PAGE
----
Jordan has been a target of foiled terrorist attempts in the past. In July, there was a failed multiple-rocket attack against two American warships in the southern port city of Aqaba. Jordan is viewed with contempt by Islamic extremists for its peace treaty and ties with Israel, its neighbor, and its close links with Washington. Jordan has provided crucial logistical support to the United States during the war in Iraq. Nonetheless, hotel security in Amman has long been light.

King Abdullah cut short a visit to Kazakhstan and returned home. He was scheduled to visit Tel Aviv next Monday for a ceremony marking the opening of a center in memory of Yitzhak Rabin, the slain prime minister. It was unclear if that visit would proceed.

All government offices and schools were scheduled to be closed on Thursday, and Secretary General Kofi Annan of the United Nations postponed plans to visit Amman.

In Amman, an ad hoc demonstration began at 1:00 a.m. as young men and taxi drivers gathered and drove through the city, honking their horns and chanting words of support for King Abdullah.

"Al Zarqawi does not represent us, even if he were my brother," said Burhan Manaseer, who joined the demonstration. "This is a march of solidarity, and at a time like this our unity is stronger."

The White House condemned the strikes as "a heinous act of terror" against innocent civilians. Secretary of State Condoleezza Rice said the attacks were a "great tragedy."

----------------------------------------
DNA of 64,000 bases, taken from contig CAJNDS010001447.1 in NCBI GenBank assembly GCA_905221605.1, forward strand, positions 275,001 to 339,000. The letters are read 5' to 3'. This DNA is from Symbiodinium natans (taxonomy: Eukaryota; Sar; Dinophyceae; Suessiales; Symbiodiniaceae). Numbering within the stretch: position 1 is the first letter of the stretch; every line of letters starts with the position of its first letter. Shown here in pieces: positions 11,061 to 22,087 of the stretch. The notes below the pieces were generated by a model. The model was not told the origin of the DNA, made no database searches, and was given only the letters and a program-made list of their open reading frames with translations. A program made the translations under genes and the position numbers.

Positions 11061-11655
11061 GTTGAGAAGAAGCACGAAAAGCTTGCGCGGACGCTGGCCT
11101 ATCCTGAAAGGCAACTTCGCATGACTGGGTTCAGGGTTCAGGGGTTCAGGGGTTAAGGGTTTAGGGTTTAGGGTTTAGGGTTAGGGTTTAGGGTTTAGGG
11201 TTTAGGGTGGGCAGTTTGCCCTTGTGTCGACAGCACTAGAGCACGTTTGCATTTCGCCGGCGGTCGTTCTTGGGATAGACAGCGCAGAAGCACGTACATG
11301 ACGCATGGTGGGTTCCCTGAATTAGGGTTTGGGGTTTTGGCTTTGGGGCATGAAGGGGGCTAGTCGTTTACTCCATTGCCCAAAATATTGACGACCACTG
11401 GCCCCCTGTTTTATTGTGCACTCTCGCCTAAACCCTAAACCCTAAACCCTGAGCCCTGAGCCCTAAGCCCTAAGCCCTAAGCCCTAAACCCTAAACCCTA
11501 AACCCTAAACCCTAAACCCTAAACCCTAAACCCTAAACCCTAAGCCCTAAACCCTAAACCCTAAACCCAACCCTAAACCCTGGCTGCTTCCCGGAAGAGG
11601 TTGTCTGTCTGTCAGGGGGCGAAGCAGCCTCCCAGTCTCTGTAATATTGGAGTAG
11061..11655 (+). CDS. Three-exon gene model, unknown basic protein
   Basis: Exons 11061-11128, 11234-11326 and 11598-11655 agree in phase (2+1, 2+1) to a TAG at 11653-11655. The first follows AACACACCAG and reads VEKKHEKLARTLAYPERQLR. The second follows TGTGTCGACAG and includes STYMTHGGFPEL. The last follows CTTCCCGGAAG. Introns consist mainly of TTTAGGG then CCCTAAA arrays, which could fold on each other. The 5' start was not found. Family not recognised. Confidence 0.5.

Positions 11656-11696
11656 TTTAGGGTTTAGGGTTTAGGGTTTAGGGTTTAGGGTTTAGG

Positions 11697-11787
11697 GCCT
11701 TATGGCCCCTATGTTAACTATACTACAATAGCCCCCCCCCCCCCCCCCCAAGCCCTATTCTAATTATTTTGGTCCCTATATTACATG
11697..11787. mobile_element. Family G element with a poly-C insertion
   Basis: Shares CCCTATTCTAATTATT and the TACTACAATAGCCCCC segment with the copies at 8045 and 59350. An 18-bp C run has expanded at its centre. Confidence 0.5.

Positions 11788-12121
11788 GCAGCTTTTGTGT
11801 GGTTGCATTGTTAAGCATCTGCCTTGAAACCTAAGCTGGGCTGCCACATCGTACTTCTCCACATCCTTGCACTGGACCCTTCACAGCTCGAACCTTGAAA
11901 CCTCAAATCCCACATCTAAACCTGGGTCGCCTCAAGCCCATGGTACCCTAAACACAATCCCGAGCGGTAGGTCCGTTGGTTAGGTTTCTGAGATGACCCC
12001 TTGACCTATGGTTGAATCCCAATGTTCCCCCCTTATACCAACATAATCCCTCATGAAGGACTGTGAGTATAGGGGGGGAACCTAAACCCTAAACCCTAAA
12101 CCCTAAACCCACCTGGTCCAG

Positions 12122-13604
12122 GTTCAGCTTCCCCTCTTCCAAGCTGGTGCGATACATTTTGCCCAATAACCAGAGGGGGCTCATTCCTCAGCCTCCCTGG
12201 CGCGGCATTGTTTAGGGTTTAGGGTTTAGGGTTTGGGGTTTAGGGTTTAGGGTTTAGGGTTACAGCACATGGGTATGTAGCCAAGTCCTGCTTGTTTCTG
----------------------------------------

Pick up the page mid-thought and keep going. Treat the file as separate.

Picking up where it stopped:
In a statement released by the royal court, the king said: "The terrorist attacks that targeted three hotels in Amman are criminal acts carried out by terrorist groups. Jordan remains determined to pursue its fight against the criminals who wanted by their acts to target innocent civilians."

He added that Jordan would "remain a safe country."

The attacks began about 8:50 p.m. on Wednesday, with the first blast going off in the lobby of the Grand Hyatt. Officials said the most damaging explosion occurred in a ballroom packed with wedding guests inside the Radisson. Officials said the explosion at the Days Inn might have been a car bomb.

The nearly simultaneous explosions at three hotels seemed to echo a plot foiled by Jordanian security agents in 2000 in which terrorists linked to Al Qaeda planned to bomb four popular hotels. The Radisson was one of the intended targets in the 2000 plot.

The hotels, all within walking distance of one another, are popular among foreigners, including diplomats and journalists working in the city.

Jordan is known for one of the most effective intelligence operations in the Middle East, with a network of agents who at times have succeeded in infiltrating rogue operations. The United States has often looked to Jordan for help with information picked up by its intelligence agents.

But Jordan has not escaped terrorism. In 2002, an American diplomat, Laurence Foley, was fatally shot in the front yard of his Amman home. Two years later, a Jordanian military court sentenced eight men to death for taking part in that killing, six in absentia. One of those men was Mr. Zarqawi, the Jordanian who has identified himself as the leader of Al Qaeda in Mesopotamia and who is one of the most wanted terrorists in connection with the Iraq insurgency.

Hassan M. Fattah reported from Amman for this article, and Michael Slackman from Cairo. Douglas Jehl contributed reporting from Washington, and Suha Maayeh from Amman.